Along with the impacts of climate change, the contaminants affect subsistence harvesting, cultural practice, and business, Wisconsin Watch reports. Mercury and PCBs prompt fish consumption advisories, and PFAS “forever chemicals,” of essentially any amount, are unsafe for human consumption, the EPA ruled last year. Under such guidelines, a Duke University-Environmental Working Group study that sampled freshwater fish in the Great Lakes found that nearly every fish caught would be “considered unsafe to eat.”
A proposed EPA rule, which accepted public comment until March 6, “would require states to account for treaty rights, such as fishing and wild rice gathering, when adopting water quality standards under the Clean Water Act,” according to Wisconsin Watch. States and tribal governments would be forced to act on water bodies deemed unsafe for drinking or recreation — in the past, tribes say, the states have not been forced to uphold their end of this relationship.
In the News
MAN-MADE ISLANDS: In what is the “largest capital project” ever for the Illinois Department of Natural Resources, $74 million of taxpayer money will be spent to slow the erosion of the state’s last beach-ridge shoreline along Lake Michigan, in Illinois Beach State Park. In some areas, fluctuating lake levels, wind, and excessive runoff are vanquishing nearly 100 feet of sand per year. This loss of sand destabilizes the shoreline’s ridges, some of which are 3,000 years old and sustain marshlands, migratory bird habitat, and many threatened species, The Center Square reports. Man-made islands, and 22 rubble reef breakwaters that “act like speed bumps to slow down the impact of the wave,” will be constructed to preserve the shoreline, and provide native fish with additional habitat.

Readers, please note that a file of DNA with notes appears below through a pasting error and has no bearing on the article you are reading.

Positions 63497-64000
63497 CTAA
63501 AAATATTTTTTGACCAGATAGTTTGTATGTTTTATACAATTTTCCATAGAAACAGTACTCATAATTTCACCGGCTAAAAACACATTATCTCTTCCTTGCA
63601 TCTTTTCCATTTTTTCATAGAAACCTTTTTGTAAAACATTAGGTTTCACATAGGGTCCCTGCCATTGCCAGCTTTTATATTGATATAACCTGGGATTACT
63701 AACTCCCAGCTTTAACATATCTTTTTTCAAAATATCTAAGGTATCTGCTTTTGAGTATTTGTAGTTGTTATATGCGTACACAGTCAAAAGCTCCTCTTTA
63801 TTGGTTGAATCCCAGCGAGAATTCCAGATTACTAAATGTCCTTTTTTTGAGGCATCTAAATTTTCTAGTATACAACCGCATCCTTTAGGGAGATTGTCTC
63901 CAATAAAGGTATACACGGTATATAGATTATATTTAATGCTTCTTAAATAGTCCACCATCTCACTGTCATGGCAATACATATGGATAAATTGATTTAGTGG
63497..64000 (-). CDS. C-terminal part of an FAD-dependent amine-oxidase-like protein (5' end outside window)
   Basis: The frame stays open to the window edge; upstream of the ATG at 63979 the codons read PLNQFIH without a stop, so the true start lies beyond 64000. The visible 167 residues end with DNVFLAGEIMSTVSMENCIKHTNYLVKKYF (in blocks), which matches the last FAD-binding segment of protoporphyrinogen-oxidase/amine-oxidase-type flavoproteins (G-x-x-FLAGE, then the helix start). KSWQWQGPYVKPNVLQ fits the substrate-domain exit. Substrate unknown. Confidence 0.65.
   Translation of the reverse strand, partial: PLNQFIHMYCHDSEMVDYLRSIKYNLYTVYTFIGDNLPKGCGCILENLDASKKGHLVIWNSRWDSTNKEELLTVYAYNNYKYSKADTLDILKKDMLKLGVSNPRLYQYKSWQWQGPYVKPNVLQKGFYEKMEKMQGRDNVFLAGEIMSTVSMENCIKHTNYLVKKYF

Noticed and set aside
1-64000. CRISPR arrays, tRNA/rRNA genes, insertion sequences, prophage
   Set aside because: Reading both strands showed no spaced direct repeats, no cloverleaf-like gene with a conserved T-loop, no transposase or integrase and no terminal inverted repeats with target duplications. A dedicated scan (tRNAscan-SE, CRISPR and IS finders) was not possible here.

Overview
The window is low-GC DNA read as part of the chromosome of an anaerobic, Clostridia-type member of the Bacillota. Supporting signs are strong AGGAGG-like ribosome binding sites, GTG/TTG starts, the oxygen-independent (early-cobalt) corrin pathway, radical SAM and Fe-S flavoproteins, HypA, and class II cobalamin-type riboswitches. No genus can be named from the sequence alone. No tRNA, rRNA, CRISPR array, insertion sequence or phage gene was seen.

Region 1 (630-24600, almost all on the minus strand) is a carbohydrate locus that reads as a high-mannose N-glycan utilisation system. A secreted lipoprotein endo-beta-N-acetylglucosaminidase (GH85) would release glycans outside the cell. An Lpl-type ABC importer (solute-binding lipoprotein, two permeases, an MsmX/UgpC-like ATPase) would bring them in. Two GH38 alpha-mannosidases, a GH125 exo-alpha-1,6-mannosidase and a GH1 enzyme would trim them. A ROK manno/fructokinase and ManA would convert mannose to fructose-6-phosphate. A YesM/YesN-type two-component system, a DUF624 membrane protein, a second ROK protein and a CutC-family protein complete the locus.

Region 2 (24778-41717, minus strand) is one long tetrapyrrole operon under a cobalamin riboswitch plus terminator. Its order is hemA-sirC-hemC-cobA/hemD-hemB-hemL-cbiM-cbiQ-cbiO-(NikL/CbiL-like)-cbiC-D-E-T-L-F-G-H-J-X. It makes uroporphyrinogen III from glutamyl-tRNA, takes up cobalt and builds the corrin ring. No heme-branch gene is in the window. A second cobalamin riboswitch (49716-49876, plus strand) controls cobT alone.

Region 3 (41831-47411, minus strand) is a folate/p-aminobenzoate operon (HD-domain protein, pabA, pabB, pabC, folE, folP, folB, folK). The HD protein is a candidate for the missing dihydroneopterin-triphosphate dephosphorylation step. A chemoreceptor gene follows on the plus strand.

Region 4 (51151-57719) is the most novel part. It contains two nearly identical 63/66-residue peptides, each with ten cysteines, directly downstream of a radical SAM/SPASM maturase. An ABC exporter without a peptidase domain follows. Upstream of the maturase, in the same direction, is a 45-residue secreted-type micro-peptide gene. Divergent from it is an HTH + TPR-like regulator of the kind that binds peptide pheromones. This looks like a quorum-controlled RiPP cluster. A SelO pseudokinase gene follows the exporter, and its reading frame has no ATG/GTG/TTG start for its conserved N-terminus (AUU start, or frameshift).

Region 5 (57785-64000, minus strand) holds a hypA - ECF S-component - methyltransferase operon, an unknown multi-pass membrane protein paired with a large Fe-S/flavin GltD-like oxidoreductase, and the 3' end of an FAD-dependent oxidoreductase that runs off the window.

LEAD INTERVENTION: More than 10,000 old pipes have been replaced in Flint since the city’s water crisis began, but at least 1,000 addresses still have not had their pipes inspected for corrosion, AP reports. A judge has now set August 1 as the deadline for Flint to do so, and “replace any remaining lead or steel water lines.” AP also reports that, following repairs and excavations that have been completed, the city has left residents’ lawns and yards dug-up and unrestored. Per the same judge’s ruling, Flint has until May 1 to determine which yards are in need of repair.
LOWER WATER BILLS: An extension of a program that began last year — which lowered monthly bills, eliminated water debt, and fixed plumbing for low-income Detroit residents — will now provide households with an additional 1,125 gallons of water per person per month. The program, a collaboration between Detroit and the Wayne Metropolitan Community Action Agency, is similar to those that already exist in Chicago, Philadelphia, and Milwaukee, Great Lakes Echo reports.
According to the Echo, “households earning below 135 percent of the Federal Poverty level” – about 85 percent of the program’s participants – pay $18 per month for water. In Detroit, the cost of water has risen by 120 percent in the past decade.
March 7 — 33rd Annual Great Lakes Conference: Managing Fisheries and Exploring Islands — register
March 9 — Great Lakes Day 2023 — register
March 10 — 2023 Michigan Chapter of the Soil and Water Conservation Society Conference — register
- Lake Ontario: New York state pledged $3.7 million to complete four flood-resiliency projects on the shores of Lake Ontario, CNY Central reports.
- Lake Erie: Rep. Marcy Kaptur of Ohio announced $100 million in federal funding for four projects “that are critical to the economic development and environmental health” along Lake Erie’s shoreline, WTVG Toledo reports.